After four Christmases together as a married couple, my husband and I finally came to our senses. Every year as Christmas approached, we would both find ourselves stressed and scrambling to not only get gifts for each other, but to also buy for as many people in our families as we could. Being separated from my family by over 1000 miles, you add the time and cost of shipping, and you have yourselves some stressed out, over-extended Wagners. Not to say that we don’t like giving gifts. We do. We love giving! We love putting thought and effort into a gift to show the recipient how much we care about them. Still, with the natural busyness of the season and the growing list of those to buy for, we have tried to adjust our approach.
First, we started by trying to give gifts that give back (some incredible gift options). There are several noteworthy organizations that are doing much to alleviate poverty and slavery around the world, and the products that they offer make excellent gifts. Then, we started thinking even further. What if we focused on making memories instead? What if we planned “experiences” that we could share together instead of buying, wrapping, and placing under the tree something that may be liked but just isn’t needed?
We have had so much fun with this! Not only does this new approach free up much time, money, and energy, it’s intentional investment in our relationships, with each other and others. What do I mean by “making memories” and “creating experiences”? Well, this year, as a family, we went to see the Broadway musical “The Lion King” together. We all loved it so much more than opening gifts from each other, because it’s a memory and a shared experience that we will have for as long as we can remember. We’ll take one night out from our busy schedules to grab a good cup of coffee and drive wherever we can to see Christmas lights, and enjoy it even if it takes all night. We’ll go to our favorite restaurant with our favorite people and share a fabulous meal together. For Christmas this year, Jeremy and I are going to Chicago to spend Christmas with my family, and while somewhat costly, this will be a week-long trip filled with countless memories and quality time spent together as a family. There simply isn’t a wrapped gift under the tree that could compare.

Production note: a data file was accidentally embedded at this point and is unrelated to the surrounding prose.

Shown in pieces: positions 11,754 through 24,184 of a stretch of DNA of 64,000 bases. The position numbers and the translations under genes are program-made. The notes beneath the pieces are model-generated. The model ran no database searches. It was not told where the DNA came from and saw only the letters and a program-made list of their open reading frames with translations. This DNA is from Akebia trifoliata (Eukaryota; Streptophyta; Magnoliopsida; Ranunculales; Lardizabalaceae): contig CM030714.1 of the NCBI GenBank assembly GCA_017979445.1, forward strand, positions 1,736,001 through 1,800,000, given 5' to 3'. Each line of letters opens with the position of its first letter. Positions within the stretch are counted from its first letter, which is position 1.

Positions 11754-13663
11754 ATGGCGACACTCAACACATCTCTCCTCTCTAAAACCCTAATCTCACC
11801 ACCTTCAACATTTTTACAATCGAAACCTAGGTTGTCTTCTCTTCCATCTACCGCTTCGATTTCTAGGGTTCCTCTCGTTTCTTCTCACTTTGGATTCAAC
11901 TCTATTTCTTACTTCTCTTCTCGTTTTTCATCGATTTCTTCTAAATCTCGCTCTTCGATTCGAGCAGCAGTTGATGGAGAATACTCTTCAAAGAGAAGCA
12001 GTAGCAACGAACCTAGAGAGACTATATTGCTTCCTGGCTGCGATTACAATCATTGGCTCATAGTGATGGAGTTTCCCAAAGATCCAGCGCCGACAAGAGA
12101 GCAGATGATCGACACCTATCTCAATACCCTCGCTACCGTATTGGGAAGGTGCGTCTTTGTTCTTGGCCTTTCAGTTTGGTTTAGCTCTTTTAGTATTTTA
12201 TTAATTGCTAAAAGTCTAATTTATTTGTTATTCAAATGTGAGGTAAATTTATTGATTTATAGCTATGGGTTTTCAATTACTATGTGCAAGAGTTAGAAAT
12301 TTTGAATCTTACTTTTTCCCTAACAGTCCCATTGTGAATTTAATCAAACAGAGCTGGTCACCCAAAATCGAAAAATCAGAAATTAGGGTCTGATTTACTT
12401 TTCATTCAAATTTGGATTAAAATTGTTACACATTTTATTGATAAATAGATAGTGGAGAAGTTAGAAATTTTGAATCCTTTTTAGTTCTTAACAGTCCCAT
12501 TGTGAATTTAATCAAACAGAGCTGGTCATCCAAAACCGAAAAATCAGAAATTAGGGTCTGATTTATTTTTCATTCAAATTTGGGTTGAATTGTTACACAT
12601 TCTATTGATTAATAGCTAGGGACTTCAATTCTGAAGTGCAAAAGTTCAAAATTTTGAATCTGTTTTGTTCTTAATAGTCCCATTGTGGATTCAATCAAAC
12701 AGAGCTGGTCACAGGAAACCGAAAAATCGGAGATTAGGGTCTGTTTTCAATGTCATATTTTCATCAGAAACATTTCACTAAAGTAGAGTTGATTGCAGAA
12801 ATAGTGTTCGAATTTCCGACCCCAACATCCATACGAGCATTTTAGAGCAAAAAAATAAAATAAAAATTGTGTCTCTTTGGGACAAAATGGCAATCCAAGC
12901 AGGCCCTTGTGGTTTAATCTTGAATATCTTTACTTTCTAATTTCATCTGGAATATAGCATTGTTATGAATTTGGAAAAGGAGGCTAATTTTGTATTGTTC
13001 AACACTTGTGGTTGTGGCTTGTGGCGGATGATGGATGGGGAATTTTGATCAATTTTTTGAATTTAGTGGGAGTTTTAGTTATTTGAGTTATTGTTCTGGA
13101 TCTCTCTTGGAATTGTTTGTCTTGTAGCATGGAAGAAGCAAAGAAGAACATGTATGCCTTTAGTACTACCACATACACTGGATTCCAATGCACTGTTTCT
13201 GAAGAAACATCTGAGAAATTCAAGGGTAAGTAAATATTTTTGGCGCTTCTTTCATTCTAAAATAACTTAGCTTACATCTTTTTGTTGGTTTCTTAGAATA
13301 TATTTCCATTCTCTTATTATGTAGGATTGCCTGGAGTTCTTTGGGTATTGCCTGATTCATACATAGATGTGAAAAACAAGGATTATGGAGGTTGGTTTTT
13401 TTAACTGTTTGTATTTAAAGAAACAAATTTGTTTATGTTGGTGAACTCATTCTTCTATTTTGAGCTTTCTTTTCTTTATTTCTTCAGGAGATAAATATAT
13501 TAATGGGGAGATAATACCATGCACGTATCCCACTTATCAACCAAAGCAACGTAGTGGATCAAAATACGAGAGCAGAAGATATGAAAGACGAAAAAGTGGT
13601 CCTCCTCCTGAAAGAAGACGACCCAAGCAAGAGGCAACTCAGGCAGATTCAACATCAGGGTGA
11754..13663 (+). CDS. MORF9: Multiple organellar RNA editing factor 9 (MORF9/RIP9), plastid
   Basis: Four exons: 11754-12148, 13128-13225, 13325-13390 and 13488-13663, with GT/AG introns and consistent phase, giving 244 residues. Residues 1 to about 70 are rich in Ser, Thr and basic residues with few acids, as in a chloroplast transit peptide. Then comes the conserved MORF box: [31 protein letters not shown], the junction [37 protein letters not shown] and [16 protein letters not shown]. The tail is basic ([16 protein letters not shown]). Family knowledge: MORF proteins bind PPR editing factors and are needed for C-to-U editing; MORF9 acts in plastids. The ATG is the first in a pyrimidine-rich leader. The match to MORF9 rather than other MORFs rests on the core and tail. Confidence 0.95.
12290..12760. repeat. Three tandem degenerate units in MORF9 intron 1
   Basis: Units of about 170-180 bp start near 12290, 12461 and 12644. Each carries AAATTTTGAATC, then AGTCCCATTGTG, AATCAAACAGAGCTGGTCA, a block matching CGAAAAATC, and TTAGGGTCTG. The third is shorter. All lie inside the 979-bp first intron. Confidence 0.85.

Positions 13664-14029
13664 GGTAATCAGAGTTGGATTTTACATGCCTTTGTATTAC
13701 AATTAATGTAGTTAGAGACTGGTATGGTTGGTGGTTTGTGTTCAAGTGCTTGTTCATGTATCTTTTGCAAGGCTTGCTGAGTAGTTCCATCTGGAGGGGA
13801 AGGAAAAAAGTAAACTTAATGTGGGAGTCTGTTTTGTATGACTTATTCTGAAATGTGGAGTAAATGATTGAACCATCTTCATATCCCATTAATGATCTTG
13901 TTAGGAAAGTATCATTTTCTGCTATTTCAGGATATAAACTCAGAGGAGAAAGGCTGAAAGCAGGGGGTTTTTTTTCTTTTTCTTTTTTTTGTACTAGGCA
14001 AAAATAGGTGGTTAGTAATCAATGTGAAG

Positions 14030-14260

I am not suggesting that gift giving during Christmas should cease. I don’t think it should. I do believe, however, that we all should check the motives of our hearts. Do we give out of obligation or joy? Are we so wrapped up in the hustle and bustle, in the giving and getting, in the over-extending and overspending, and in the chaotic commercialism of it all that we miss the moments, the worship of the long awaited Savior child, and each other? Instead of making wish lists this year, how about we focus on making memories instead? Quality instead of quantity. Joy instead of angst. Peace instead of dread.
My prayer for you this Christmas is that Jesus Christ becomes the center and love becomes the motive of everything you do, every gift you give, and every memory you make. For, if we miss Jesus in Christmas, we miss Christmas altogether.